Late last year, Iowa State University graduates Cam McKenzie, a videographer, and Pantelis Korovilas, a graphic designer, traveled to Manhattan and Boston to record videos of protesters explaining in their own words why they joined the cause. “We hope they can supplement the growing, collective body of work aimed at a deeper and more holistic understanding of this complex situation, a reflection of the complex and interconnected age we live in,” McKenzie and Korovilas wrote on their website where they published their work earlier this year.
When Occupy Wall Street set out to make a name for itself last fall, the media, in all its forms, quickly picked up on what was a dramatic and compelling story. In a matter of days, readers couldn’t go a day without a fresh OWS-related headline gracing the front pages of their favorite news source. However, as Iowans following the mainstream media’s coverage of movement, Cameron McKenzie and I, two Iowa State University graduates, were often disappointed with the depth of the coverage.
As outsiders, thousands of miles away from the action, what we wanted was in-depth coverage of what was happening, but even more so, investigative exploration of the social underpinnings of such an event. Not just what were they doing out there, but why.
Instead, what we often discovered was an inability, or unwillingness, to explore and delve into the deeper questions underlying the protests. We felt the major outlets did a great job of describing what they saw, but this is where it often stopped. We felt there was a missed opportunity to explore the ideas of inequality and injustice in contemporary America, which are at the heart of protesters’ concerns and media sound bites, for the more flashy coverage of the surface-level activities. We felt it was a missed opportunity at a time when the nation’s, rather the world’s, eyes were locked and their ears were open. We craved more.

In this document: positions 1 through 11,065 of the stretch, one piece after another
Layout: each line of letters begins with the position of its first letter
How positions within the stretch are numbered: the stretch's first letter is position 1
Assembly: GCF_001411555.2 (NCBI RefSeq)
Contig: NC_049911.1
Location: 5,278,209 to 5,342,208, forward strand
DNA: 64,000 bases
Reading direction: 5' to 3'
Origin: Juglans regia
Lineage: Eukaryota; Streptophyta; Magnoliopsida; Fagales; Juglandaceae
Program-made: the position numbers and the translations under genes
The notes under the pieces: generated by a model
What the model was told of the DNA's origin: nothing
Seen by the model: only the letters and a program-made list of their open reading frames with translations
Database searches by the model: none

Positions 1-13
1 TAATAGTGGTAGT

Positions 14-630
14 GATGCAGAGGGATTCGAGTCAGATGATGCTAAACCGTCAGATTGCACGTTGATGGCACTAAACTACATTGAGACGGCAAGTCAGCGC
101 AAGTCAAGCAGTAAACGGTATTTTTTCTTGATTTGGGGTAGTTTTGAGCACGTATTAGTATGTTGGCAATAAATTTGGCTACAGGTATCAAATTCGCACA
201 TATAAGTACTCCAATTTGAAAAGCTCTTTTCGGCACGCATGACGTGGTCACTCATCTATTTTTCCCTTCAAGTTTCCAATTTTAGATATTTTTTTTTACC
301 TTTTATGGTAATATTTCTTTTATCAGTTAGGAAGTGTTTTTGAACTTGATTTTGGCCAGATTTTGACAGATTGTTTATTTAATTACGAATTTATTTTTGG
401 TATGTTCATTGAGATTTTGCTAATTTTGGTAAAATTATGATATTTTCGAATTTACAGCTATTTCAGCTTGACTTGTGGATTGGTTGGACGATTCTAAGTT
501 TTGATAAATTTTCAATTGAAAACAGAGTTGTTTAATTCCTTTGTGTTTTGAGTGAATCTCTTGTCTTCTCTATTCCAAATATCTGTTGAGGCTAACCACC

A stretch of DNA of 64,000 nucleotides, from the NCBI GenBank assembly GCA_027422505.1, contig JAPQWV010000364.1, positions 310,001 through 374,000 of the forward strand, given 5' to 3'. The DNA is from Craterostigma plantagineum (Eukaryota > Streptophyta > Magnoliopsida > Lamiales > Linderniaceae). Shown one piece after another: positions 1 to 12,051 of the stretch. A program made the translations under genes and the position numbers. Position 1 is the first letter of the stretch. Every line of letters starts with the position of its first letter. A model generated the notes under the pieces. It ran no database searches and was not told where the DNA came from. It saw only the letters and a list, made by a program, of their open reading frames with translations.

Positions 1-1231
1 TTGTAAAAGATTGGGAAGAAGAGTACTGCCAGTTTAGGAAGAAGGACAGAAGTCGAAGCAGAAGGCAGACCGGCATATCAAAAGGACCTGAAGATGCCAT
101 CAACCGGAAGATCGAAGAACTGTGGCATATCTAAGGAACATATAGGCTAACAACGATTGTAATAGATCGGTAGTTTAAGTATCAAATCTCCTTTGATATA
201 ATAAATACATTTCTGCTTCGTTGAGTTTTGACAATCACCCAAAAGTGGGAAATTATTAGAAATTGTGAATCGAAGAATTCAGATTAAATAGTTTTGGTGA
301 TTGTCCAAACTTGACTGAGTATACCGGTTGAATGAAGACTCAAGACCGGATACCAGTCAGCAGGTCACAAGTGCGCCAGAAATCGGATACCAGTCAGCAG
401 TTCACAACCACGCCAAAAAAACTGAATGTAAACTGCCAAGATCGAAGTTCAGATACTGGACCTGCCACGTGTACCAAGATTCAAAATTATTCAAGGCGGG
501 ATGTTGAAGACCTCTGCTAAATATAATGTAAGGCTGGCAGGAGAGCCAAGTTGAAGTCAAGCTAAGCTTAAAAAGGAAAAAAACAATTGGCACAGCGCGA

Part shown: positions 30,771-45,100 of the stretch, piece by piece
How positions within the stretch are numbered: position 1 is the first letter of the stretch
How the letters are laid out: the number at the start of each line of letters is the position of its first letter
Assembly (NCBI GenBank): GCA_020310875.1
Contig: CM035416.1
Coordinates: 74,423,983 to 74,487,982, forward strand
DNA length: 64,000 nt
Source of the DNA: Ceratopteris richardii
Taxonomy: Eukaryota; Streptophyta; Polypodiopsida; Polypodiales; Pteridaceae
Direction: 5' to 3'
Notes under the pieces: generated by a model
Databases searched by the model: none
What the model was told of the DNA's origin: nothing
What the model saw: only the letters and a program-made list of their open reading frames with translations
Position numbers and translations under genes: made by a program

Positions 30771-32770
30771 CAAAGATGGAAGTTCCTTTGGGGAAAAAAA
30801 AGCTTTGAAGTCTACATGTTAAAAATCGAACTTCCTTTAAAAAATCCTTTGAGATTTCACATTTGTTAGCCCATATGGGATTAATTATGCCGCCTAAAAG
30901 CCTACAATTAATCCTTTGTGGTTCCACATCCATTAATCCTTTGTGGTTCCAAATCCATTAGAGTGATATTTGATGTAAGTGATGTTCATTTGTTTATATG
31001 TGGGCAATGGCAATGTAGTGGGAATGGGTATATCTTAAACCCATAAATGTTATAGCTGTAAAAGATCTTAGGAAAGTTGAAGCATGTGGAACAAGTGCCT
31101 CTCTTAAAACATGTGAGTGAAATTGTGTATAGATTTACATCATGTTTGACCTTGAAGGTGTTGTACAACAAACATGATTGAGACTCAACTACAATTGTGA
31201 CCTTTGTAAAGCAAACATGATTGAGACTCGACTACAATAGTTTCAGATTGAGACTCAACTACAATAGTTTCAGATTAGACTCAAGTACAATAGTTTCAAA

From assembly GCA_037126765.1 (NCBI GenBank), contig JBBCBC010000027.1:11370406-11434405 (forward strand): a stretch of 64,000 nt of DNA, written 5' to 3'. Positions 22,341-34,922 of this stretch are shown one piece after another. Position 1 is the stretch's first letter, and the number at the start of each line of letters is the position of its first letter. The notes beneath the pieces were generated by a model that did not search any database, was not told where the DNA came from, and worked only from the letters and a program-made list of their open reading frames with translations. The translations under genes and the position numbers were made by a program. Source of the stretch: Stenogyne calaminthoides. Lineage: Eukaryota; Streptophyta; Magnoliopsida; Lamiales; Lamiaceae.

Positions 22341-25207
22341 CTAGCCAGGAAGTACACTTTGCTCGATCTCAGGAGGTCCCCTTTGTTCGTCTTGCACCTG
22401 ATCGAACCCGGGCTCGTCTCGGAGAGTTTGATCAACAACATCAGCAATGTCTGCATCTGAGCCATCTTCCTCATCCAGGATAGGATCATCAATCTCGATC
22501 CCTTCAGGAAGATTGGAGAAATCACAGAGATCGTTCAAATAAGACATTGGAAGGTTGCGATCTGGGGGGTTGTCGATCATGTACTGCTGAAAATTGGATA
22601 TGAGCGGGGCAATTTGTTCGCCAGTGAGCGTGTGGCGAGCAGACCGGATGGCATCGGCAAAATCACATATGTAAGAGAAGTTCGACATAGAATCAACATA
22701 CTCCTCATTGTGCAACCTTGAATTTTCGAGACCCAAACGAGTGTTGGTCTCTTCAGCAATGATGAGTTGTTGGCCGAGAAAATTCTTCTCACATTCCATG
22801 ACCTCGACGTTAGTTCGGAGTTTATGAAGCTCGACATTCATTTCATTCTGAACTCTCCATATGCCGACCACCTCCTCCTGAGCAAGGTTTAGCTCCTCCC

It also seemed to us that the media as a whole often struggled to make sense of protestors’ varying motives, and it was reflected in their commentary. As a result, it seemed as if journalists often trivialized their reasoning, with some commentators and “culture makers” having gone so far as to blindly label those involved as “dirty hippies” who need to “get a job.” We were sure, however, that this simplistic rhetoric failed to grasp the complexity of the situation, the breadth and depth of the movement’s demographics, and the historical social and economic factors that led to its development. Even worse, the individual protestors were lost in the media’s sound bites and overgeneralized rhetoric, mischaracterized by social stereotyping.
It is from this that Starting the Conversation and StartingConvo.com arose. Cameron and I thought we could contribute to a more holistic picture of what was happening in New York City, all across the country, and the globe. Starting the Conversation is an attempt to give individual supporters and protestors a voice, a chance to share their experiences and their thoughts, their reasoning and their motives, a chance to show us what the media was not. We wanted to see what we would find, see if we were missing something.
At StartingConvo.com, one can find 22 raw interviews and four video shorts with OWS protestors in Manhattan and Boston, edited only for continuity. They are a glimpse into the mind of several diverse supporters, among the thousands across the country, and many more across the globe. Our hope is that they will supplement the growing, collective body of work that is aimed at a deeper and more holistic understanding of this complex situation and the great challenges of our age, a reflection of the complex and interconnected age we live in.
At a time when economic crisis still holds a firm grasp on the country, deficits are entrenched in our national budgets, our public debt continues to grow, and polarization, both economic and political, continues to rise, we felt like there was no better time for such a national discussion to take place.